In the time we wait we know what the requirements are we have an idea of what needs to be done we do have some time to mock up units. Do we always succeed and do it right now because time.. so we compensate by the hardware in the loop tests.

    The problem with this is it leaves a lot of room open to forgetting to tests functions for bound and ranges and valid inputs and outputs. This is where unit testing the functions either mocked on host or on target using Cmock or VectorCast or IBM concert I Believe it’s called? I don’t remember.

    Anyway TDD.. is it the correct approach ? No we cannot follow it to a T I did not mean that.. but ideas from TDD can be successfully implemented in embedded systems to reduce problems found either at with HIL tests or god forbid things found in the field.

    I’ve seen too many times where due to misreading of datasheets of ICs of the system leading to their full values being read by the system and acted upon are not fully covered.
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    @Fast-Nop Example a light sensor receiving 0 from a light sensor and not covering a situation that low light.. because you assumed light level conditions in the environment could not get that low. Which they truly can’t. But you decide to make a function that does math on the result from the light sensor... that algorithm has division, and thus you end up dividing by 0 .... at first glance when writing the program you don’t see a problem because “the light level can never be that low” so we would never receive that value from the light sensor.....

    You do your HIL and no issue becuase you/ testers designed the tests around normal conditions or slightly outside normal conditions maybe some extreme conditions but never do you simulate what happens if you receive a literal 0 from the light sensor? ... all your tests were from the normal and extreme values comming from the sensor.. AND you covered the condition that if no light sensor is present contain works aswell...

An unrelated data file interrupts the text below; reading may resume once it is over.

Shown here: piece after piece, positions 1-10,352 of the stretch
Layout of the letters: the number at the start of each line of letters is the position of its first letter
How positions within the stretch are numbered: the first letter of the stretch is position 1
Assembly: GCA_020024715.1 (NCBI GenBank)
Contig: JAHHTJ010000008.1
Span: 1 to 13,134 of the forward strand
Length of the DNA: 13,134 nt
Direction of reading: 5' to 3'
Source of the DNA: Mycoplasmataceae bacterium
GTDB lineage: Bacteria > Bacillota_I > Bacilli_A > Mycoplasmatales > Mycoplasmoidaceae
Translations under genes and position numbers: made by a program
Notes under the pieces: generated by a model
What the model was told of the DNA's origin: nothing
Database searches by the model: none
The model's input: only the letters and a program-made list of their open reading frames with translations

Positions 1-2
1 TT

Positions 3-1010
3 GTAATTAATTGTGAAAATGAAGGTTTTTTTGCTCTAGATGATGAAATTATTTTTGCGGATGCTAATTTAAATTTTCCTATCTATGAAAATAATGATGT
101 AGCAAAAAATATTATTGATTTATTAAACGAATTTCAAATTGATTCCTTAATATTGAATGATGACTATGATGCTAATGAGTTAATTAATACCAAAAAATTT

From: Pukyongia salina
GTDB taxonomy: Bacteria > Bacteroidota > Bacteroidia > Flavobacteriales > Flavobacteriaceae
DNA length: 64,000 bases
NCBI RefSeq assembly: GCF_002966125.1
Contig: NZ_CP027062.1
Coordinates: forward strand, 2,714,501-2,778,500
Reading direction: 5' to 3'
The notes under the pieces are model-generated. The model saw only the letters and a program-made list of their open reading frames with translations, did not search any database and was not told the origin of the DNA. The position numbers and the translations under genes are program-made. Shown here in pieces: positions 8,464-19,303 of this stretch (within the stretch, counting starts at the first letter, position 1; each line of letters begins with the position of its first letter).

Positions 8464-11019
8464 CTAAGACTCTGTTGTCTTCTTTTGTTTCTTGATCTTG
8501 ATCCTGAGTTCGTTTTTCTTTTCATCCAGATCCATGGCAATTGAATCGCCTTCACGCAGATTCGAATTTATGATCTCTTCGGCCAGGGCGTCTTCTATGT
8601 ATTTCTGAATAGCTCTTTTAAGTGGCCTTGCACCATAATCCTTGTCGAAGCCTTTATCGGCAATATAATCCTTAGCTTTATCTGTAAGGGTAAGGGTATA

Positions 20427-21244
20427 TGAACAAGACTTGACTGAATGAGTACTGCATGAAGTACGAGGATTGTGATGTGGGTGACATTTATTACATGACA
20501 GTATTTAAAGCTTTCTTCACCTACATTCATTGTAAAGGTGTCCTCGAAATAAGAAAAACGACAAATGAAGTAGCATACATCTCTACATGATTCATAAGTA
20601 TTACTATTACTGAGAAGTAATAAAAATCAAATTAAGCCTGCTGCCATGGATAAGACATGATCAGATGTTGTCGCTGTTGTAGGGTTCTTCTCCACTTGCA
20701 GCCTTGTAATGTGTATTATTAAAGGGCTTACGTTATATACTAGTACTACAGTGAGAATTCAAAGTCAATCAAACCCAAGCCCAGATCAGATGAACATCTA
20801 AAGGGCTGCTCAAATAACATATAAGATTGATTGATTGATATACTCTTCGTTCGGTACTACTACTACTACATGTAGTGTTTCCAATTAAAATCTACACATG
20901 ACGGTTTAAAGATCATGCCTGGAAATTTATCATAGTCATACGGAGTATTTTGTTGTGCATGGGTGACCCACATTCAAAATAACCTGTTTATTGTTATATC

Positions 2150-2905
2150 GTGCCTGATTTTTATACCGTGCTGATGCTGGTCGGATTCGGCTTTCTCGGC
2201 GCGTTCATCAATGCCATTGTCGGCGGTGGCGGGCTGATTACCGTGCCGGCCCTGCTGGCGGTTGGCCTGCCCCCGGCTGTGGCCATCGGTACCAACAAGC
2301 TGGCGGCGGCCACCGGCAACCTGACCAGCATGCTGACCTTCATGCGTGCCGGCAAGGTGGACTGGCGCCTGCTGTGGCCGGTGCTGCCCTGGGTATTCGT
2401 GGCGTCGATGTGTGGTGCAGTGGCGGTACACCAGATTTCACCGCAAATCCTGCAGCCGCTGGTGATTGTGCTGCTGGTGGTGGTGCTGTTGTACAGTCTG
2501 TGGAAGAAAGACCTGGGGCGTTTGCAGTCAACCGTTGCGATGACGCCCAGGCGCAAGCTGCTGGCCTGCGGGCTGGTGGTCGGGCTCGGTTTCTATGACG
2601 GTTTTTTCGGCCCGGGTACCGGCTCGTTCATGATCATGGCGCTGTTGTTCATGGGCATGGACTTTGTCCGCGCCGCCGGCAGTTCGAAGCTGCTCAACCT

What you failed to realize 0 is an actual valid result from the light sensor and is used to tell that there is an internal error with the light sensor, it’s an error but valid result. Thus because the way it was written the person took data from the light sensor did not filtering and divided by zero causing undefined behavior.. a simple unit test would have caught this.

    Will it catch everything no.
    Is it becuase of programmer error yes.
    Is everyone perfect no.. so to aid us.... unit test. It helps ensure all algorithms, functions etc function the way we expect prior to HIL testing and system integration.

    Does programmers need to be abstracted from the test to ensure non bias yes, but we can write our own unit tests.. even better pair programming one writes the tests and the other writes the code. And flip flop. We started practicing that about a year ago and we have caught a lot more “stupid” run time errors that are completely independent of hardware and 100% todo with logic.
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    @QuanticoCEO Well, we mock the entire system, and we don't have schedule problems (ok, we do, but for other reasons) because code implementation and testing implementation are done in parallel by different people.

    On the other hand, we do have advanced tooling for static code analysis before the code even gets tested.

    And in my private project, I have mocked that up so far that I don't even need any MCU hardware for testing the application layer. ^^
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    @Fast-Nop we use QAC static analysis as well as vectorcast for system integration, and unit testing and we use CANoe for communication testing.